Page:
On the disbanded SARS, the parliamentarians said though the Buhari administration claimed it ended SARS, corruption and brutality continued, adding that the UK government committed some money from the £10 million that went to Nigeria to training SARS, which still went ahead to become immoral.
They accused the administration of taking part in the attempted cover-up of the alleged Lekki Tollgate shooting and charged the government to stop freezing accounts of protesters.
Demanding that the Buhari administration protects the right of Nigerians to protest, they also demanded accountability from the Nigerian government.
Intermittently referring to the shooting by the security forces at Lekki Tollgate as “massacre,” they insisted that the protesters were peaceful.
The parliament, who expressed lack of confidence in Nigeria’s handling of the incident and vowed to launch an independent investigation to unravel the circumstances of the alleged shooting.
The lawmakers said: “No action can replace the lives that have been lost, but that doesn’t mean we cannot take actions. We know that these individuals come here and use our banks, so we are in a unique position to do something.”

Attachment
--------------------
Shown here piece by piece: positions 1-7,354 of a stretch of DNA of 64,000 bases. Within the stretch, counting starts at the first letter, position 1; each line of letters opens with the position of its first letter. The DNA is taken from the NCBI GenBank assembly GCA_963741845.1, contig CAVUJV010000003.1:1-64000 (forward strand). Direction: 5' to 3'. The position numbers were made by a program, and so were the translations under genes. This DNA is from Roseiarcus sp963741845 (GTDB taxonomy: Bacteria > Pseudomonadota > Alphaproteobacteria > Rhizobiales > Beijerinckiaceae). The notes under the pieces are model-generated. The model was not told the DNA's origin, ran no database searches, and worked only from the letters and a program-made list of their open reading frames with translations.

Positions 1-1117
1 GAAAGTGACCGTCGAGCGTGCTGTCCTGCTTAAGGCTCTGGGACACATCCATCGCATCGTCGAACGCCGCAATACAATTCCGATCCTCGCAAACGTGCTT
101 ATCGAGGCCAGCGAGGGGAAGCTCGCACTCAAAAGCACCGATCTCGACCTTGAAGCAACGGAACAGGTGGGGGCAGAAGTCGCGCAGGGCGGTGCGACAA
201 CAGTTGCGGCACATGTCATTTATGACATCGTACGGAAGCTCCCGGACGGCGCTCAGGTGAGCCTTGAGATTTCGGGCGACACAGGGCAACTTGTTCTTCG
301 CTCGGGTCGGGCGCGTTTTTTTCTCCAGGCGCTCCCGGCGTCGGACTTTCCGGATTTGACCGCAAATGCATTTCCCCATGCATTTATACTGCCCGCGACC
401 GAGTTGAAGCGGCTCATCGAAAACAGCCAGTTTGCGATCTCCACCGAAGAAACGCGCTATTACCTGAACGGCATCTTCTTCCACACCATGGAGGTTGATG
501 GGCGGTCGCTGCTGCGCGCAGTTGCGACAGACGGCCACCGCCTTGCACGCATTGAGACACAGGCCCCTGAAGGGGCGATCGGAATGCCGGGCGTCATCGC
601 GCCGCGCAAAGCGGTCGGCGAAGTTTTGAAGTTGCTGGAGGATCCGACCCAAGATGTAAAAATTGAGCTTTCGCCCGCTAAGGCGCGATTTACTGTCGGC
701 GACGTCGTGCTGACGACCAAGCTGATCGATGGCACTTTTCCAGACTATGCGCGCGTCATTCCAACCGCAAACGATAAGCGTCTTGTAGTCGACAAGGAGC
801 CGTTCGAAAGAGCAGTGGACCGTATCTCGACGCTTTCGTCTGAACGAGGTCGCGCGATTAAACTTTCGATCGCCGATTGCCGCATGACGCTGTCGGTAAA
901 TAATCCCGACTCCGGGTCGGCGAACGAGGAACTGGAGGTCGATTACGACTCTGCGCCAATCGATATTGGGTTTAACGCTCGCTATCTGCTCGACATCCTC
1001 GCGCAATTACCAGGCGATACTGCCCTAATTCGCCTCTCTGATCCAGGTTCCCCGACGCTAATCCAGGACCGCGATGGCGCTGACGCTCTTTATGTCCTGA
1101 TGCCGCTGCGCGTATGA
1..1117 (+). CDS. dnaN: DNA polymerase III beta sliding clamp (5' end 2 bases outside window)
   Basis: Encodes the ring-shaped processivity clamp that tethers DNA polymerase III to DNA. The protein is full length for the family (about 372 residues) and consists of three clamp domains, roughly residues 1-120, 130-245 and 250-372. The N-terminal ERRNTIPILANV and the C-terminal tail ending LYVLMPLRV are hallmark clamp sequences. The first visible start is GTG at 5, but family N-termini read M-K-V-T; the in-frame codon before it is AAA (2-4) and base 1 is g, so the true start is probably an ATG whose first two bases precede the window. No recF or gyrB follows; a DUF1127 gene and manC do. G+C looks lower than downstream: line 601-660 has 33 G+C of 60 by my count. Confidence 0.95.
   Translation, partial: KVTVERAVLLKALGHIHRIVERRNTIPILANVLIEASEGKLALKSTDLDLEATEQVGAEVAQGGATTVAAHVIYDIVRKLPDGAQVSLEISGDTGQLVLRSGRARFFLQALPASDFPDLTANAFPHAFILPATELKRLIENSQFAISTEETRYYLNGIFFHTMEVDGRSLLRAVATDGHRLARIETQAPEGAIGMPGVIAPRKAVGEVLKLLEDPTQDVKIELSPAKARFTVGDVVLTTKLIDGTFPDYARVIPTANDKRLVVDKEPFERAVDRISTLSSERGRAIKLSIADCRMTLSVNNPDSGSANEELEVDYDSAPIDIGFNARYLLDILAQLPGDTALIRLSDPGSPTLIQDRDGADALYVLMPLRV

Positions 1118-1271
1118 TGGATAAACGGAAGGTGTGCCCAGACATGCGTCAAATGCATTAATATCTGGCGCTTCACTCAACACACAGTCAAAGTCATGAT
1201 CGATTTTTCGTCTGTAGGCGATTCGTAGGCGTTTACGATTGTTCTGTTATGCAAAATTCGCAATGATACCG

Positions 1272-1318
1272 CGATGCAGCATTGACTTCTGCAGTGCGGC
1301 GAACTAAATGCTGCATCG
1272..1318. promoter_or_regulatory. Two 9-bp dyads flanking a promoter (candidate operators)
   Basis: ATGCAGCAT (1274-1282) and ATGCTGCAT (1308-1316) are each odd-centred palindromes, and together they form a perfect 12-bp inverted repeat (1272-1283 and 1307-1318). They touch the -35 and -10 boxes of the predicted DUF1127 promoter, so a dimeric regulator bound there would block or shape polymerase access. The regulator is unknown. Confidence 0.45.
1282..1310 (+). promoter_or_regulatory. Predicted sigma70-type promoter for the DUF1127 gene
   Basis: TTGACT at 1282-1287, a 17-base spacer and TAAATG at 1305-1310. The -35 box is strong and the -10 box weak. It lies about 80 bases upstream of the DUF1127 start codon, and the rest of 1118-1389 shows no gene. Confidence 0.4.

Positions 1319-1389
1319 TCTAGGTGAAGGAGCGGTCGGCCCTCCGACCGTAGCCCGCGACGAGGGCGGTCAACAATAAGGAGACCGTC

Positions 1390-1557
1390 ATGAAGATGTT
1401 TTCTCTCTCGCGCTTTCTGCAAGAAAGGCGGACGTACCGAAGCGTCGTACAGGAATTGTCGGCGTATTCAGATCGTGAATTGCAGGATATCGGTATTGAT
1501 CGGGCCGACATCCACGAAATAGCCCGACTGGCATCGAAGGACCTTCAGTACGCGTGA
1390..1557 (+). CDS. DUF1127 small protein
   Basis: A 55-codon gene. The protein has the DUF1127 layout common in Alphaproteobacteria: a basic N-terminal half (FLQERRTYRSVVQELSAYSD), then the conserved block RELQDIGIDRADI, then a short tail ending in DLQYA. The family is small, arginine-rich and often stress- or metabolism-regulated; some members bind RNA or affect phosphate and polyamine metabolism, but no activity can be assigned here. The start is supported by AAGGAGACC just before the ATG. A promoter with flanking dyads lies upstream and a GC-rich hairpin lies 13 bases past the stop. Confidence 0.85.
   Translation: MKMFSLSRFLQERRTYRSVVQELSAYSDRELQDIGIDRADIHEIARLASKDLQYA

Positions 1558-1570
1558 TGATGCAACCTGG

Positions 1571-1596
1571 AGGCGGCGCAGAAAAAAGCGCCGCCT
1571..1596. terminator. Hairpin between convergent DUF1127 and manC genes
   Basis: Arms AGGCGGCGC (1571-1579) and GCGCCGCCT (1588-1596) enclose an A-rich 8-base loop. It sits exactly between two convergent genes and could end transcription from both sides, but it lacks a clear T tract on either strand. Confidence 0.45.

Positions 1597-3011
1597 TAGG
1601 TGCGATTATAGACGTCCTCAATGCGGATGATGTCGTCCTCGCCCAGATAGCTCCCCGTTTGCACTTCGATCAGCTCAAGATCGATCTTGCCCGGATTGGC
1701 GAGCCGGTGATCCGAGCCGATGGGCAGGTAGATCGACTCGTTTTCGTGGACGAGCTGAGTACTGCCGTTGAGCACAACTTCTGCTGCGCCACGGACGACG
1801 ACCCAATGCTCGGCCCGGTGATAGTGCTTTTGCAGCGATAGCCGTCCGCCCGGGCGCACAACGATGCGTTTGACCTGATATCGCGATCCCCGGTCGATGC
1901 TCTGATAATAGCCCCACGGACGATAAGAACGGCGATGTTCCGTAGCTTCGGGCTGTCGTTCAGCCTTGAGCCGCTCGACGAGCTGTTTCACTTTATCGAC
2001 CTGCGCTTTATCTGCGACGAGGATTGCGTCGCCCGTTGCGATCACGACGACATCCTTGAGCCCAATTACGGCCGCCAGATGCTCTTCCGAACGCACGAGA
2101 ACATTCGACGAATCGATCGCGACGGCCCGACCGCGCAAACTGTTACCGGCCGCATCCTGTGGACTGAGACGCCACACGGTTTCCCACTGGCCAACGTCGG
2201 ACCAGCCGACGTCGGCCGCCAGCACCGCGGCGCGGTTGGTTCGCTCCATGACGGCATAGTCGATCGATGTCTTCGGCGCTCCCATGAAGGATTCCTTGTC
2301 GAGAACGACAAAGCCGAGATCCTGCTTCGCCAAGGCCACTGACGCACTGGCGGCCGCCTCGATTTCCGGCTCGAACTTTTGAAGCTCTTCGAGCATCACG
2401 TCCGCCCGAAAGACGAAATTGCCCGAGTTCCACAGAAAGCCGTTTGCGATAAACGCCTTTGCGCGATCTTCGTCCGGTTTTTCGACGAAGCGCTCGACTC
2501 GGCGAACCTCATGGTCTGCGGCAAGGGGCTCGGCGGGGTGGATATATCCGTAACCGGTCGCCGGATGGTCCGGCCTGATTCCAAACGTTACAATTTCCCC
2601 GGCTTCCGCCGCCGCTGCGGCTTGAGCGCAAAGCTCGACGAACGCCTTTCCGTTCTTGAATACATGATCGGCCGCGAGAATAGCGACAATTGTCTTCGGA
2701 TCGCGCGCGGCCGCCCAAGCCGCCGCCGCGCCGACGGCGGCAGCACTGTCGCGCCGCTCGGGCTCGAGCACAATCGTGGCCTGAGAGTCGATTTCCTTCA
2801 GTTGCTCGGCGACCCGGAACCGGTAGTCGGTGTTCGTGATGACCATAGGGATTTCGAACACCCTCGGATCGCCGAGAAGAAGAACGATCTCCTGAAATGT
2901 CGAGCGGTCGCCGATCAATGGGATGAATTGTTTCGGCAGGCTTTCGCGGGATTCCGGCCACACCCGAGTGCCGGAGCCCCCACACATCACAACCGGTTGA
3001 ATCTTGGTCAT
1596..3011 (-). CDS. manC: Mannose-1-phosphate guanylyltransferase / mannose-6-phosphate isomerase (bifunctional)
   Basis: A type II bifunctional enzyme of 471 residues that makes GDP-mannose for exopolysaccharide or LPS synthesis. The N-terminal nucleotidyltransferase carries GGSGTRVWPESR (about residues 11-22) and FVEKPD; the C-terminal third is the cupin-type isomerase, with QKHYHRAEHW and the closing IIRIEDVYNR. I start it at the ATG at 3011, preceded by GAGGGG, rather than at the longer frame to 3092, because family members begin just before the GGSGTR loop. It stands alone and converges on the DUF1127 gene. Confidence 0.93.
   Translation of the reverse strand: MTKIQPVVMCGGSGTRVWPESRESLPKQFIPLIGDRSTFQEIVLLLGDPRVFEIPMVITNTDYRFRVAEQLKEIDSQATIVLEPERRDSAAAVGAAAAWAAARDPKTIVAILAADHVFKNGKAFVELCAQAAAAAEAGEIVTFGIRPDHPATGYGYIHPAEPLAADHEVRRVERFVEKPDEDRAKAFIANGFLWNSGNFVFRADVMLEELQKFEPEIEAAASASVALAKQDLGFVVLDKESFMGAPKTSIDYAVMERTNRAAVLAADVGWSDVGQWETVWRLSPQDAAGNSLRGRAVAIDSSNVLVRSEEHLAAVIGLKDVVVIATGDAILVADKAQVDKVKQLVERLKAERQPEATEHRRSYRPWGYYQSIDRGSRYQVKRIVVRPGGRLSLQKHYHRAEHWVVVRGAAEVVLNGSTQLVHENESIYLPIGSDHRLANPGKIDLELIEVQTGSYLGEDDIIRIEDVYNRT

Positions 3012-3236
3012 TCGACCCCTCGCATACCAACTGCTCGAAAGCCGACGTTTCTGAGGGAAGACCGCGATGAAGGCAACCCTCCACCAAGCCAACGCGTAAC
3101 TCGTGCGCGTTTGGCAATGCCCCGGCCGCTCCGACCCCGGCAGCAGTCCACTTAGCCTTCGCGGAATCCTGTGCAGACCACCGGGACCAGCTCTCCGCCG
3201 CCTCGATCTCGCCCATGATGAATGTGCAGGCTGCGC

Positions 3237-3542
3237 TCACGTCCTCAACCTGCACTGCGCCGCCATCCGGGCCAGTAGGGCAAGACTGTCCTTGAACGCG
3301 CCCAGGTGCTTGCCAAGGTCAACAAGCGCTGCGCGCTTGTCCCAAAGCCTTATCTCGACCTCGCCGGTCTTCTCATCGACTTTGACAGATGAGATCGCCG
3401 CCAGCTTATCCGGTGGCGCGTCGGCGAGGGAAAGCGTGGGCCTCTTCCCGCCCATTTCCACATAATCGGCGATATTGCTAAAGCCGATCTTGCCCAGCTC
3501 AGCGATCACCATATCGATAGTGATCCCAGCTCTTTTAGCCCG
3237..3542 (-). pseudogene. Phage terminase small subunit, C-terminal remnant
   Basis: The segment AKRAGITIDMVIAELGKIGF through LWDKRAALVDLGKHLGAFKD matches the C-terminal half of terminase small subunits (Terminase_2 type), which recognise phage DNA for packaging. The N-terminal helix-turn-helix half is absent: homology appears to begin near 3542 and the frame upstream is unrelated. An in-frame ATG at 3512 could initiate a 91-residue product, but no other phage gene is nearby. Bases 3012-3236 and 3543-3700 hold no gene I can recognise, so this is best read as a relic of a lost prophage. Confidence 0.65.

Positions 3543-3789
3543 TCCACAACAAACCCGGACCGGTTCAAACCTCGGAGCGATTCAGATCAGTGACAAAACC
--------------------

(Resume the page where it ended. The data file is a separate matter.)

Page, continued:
Member of Parliament for West Ham, Lyn Brown, said it was unfortunate that the Federal Government went ahead to not only accuse protesters of sponsoring terrorism and freeze their accounts but also blamed them for the increase in food prices.
Taiwo Owatemi, a Nigerian representing Coventry North West MP queried if Nigeria was a dictatorship? Giving his support for sanctions against individuals in government and justice for victims, he queried why “armed military officers discharged live ammunition at peaceful protesters, injuring and killing them. Who exactly ordered the military to shoot live ammunition in a civilian territory? Why were bank accounts of individuals who partook in the protest frozen?”
Also speaking, Teresa Pearce said: “I have been contacted by dozens of people who want to see action to ensure that human rights are upheld in Nigeria. It is not enough to just put out a statement of condemnation.”
Stephen Doughty, representing Cardiff South and Penarth, repeatedly condemned the attack on unarmed protesters.
Lyn Brown stated: “My plea is that we stand with the young people of Nigeria who are demanding change far beyond the closure of SARS.”
A parliamentarian for Chipping Barnet constituency said, “I believe the petitioners have a credible case for the imposition of individualised sanctions such as travel bans and asset freezes”. She said the UK government must explain the role of the government in training security agents who end up abusing the rights of Nigerian citizens.
Morton stated that the UK government was communicating with the President’s Chief of Staff, Prof. Ibrahim Gambari, and Lagos State Governor, Babajide Sanwo-Olu.
“It is a long-standing practice not to speculate on future sanctions as it could reduce the impact of the designations. We are aware that some protesters have reported facing intimidation and the British High Commissioner in Abuja continues to raise our concerns about intimidation of civil society groups and peaceful protesters with the Nigerian government”, Morton said.